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Why is the Buddha Laughing?

"In laughter, we hear the sound of a thousand Buddhas."

Lama Zopa Rinpoche

As the world around us seems to be spinning out of control, and fear and confusion levels continue to rise in the majority of people, the structures that we have depended on for our happiness, and even for our survival, appear to be at risk of collapse. No one can really guess what might happen next. This has led many to feel a deepening fear and uncertainty about what the future holds, not only for themselves, but for humanity as well. We can find ourselves wondering what, if anything, we can do to bring sanity and stability to a world gone mad. Luckily, we have the example of the 'Laughing Buddha' to free us from our anxiety and worry, and open us up to a sense that everything is going to be alright, no matter what happens.

All of us are familiar with the statues of the 'Happy Buddha', the jolly fat man with a cloth sack over his shoulder that is filled with treasures that he gives away freely to all whom he meets on his path. The truth is that, this laughing Sage was an actual man named Bodai (which means 'cloth sack'), who lived in China 1000 years ago, and who apparently (if all of the statues of him are any indication), made quite an impression with all of his constant laughing. Some great questions to contemplate then, for ourselves, are these: Why is Bodai laughing in all of those statues, and just what did he discover that made him so 'light' and jolly, or was he just born like that? Like many other Taoist and Buddhist sages that have lived before and since, he obviously took nothing personally or too seriously, though he wandered about without a home or money, and without a a job (unless you consider spreading joy and laughter a job).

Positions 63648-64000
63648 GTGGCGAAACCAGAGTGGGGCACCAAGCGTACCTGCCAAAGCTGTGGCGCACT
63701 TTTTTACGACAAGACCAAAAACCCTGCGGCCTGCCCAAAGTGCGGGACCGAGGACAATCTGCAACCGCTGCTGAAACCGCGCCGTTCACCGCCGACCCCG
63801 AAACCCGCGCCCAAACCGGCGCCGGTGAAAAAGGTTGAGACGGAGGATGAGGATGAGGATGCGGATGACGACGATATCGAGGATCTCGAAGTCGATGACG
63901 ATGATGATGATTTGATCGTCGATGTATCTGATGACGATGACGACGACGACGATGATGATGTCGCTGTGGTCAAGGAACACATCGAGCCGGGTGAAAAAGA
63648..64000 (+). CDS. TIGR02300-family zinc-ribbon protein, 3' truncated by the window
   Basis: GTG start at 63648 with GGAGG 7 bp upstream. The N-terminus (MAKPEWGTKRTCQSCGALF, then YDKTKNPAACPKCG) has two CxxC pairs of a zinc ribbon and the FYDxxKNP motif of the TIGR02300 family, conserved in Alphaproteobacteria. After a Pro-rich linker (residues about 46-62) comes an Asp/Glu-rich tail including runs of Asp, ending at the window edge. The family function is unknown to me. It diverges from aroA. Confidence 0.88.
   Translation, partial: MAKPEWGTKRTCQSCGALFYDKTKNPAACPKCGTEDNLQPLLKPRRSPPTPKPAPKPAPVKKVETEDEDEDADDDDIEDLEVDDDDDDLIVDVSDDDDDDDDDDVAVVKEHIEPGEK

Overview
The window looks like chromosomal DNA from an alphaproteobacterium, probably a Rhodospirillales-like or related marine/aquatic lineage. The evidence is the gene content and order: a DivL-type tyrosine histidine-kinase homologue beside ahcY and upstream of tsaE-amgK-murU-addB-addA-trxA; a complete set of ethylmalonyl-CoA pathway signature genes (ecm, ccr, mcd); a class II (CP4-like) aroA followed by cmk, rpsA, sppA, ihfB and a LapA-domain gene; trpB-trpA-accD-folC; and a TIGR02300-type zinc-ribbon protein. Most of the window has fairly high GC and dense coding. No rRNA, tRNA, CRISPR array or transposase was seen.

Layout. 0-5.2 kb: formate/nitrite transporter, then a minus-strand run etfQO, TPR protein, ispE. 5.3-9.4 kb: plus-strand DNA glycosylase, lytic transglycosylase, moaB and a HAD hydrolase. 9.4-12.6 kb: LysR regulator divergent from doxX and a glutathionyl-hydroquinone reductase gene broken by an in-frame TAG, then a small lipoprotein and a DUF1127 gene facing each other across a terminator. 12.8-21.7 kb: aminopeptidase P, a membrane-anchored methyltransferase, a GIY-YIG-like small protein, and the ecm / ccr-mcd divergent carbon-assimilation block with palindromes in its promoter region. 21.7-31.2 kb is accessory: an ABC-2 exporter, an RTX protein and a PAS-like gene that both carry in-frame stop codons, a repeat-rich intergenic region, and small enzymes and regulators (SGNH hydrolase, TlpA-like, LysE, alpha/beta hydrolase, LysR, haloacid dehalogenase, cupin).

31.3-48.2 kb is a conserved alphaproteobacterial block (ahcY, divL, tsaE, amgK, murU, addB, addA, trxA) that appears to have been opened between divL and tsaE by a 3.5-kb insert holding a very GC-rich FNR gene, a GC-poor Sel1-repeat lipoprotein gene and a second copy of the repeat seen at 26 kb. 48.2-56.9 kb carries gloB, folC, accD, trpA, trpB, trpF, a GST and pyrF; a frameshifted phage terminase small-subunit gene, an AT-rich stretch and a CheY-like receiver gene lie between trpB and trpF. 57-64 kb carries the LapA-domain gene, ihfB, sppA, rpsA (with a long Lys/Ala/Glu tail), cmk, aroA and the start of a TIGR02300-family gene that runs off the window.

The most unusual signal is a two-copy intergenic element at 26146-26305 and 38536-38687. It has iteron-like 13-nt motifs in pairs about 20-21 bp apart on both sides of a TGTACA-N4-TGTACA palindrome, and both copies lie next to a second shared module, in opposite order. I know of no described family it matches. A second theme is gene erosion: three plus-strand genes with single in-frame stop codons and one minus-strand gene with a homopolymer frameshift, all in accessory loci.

Perhaps as we look deeply into these questions for ourselves, we too can discover the ease and freedom of our natural child-like 'Buddha Nature', which is free of the minds constant worry and fear about the future. After all, one of the things that usually happens after we have meditated for awhile, is that we begin to take ourselves and our lives, way less seriously. Perhaps as we contemplate why the Buddha is laughing, we just might stumble upon out own 'Enlightenment', and find that it simply means too 'lighten up', and stop taking life so seriously. Perhaps that laughter is an invitation to live from a space of greater open-heartedness, and to move through life in a way that naturally radiates loving-kindness into the world, while giving generously to everyone we encounter. In this way we can also bring the 'treasures' of unconditional love, joy and generosity to every moment, and every person that we encounter along the Way, knowing that they too are the 'Laughing Buddha' (even if they haven't realized it yet).

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